The appellate court could potentially issue a ruling on EPA's appeal of a case over its mandate to review the employment impacts of its Clean Air Act rules before the legal deadline for completing the review.
Newly released emails from EPA Administrator Scott Pruitt's time as Oklahoma attorney general (AG) show several examples where he or top officials in his office coordinated with fossil fuel groups to target EPA's climate and air regulations, bolstering critics' claims that the new administrator is too close with industry.
West Virginia Attorney General (AG) Patrick Morrisey (R), one of the most ardent critics of EPA's power plant greenhouse gas rules, hopes that an executive order President Donald Trump is slated to sign will seek a broad rollback of the agency's rules for both new and existing sources, suggesting some uncertainty about the scope of the order.
As a federal appellate court prepares to rule on the legality of EPA's power plant greenhouse gas rule, supporters and critics say that how the court rules -- assuming it upholds the regulation -- could inform or affect the Trump administration's options for undoing or weakening the measure in a new rulemaking.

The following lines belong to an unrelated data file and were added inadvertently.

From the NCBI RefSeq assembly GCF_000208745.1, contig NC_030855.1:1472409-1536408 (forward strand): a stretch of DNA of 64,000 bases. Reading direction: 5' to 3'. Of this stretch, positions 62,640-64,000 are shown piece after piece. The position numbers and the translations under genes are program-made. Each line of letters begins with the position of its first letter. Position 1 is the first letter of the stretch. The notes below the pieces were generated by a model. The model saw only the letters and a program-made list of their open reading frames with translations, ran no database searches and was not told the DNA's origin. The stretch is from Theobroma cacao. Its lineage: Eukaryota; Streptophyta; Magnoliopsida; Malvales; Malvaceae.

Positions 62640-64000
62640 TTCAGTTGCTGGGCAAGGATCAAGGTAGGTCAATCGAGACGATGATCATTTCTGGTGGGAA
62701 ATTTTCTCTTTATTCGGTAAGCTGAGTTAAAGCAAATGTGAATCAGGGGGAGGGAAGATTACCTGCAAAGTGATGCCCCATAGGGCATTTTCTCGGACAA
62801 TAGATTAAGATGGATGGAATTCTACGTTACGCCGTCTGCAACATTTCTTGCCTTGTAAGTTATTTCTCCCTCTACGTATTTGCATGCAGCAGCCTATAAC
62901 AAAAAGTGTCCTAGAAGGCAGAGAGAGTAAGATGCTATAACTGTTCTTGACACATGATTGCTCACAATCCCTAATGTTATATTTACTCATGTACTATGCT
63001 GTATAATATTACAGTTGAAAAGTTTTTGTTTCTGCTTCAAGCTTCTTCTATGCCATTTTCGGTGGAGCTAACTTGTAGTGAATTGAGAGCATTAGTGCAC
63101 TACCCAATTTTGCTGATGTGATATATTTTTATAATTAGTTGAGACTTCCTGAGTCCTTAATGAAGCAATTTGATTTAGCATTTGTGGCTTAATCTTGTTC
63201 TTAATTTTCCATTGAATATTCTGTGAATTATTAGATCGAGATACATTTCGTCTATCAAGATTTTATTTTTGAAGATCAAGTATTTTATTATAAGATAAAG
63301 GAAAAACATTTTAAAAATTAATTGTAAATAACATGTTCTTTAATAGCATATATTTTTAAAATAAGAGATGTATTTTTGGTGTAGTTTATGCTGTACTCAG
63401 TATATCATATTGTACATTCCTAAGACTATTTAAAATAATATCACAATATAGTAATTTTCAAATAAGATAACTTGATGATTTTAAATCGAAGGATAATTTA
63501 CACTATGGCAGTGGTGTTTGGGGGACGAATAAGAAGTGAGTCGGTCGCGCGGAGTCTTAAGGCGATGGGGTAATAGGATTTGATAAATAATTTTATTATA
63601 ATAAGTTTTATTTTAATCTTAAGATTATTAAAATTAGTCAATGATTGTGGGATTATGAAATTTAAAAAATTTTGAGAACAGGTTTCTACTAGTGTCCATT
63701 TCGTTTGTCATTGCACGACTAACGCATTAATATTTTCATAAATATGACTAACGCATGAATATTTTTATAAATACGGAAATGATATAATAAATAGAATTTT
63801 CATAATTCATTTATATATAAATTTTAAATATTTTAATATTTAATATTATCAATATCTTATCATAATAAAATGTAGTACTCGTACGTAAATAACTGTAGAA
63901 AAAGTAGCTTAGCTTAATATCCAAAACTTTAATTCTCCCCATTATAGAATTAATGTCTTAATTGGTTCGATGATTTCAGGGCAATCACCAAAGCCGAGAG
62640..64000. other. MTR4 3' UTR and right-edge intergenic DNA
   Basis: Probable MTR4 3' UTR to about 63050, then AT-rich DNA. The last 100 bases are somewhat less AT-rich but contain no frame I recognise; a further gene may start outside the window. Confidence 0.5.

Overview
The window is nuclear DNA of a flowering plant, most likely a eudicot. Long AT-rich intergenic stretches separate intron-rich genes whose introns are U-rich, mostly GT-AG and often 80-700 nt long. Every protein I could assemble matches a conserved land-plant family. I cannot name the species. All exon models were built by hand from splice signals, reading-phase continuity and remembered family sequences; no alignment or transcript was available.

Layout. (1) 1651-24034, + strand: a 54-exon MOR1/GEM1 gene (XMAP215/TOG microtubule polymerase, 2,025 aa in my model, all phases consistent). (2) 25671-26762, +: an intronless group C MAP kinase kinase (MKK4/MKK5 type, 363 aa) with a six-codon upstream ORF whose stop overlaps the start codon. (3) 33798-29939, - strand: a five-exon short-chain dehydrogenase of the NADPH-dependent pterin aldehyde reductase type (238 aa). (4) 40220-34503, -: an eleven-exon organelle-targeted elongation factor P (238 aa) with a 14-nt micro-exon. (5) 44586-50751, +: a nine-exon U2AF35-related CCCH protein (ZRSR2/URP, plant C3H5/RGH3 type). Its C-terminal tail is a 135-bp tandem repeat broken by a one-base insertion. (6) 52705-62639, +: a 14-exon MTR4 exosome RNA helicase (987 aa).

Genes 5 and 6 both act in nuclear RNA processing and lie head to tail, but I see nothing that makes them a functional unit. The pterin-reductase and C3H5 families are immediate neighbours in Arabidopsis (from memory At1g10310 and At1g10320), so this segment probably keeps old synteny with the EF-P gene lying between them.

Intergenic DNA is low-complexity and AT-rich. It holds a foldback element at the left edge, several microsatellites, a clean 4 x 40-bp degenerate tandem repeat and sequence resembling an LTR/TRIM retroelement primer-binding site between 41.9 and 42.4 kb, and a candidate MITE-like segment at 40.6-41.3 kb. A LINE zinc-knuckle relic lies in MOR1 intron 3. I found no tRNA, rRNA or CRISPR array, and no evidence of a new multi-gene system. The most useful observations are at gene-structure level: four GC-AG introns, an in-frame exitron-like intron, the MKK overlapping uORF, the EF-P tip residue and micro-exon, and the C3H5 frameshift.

The Trump EPA is expected to soon begin weighing options for targeting the agency's power plant greenhouse gas rule, with sources saying the administration faces a dilemma in deciding whether to scrap the rule by reversing the agency's current interpretation of the so-called “112 exclusion,” or to retain the rule but significantly weaken its requirements.
Citing updated internal and third-party analysis, EPA is substantially downplaying the stringency of its landmark power plant greenhouse gas rule, arguing ongoing power sector trends will make compliance easier and cheaper than anticipated, just as the Trump administration is poised to take office and target the rule.
States intent on moving forward with greenhouse gas (GHG) regulation despite an expected slowdown at the federal level are looking to EPA's draft model trading rules for its power plant GHG standards as a resource to develop new or expand existing state clean energy initiatives.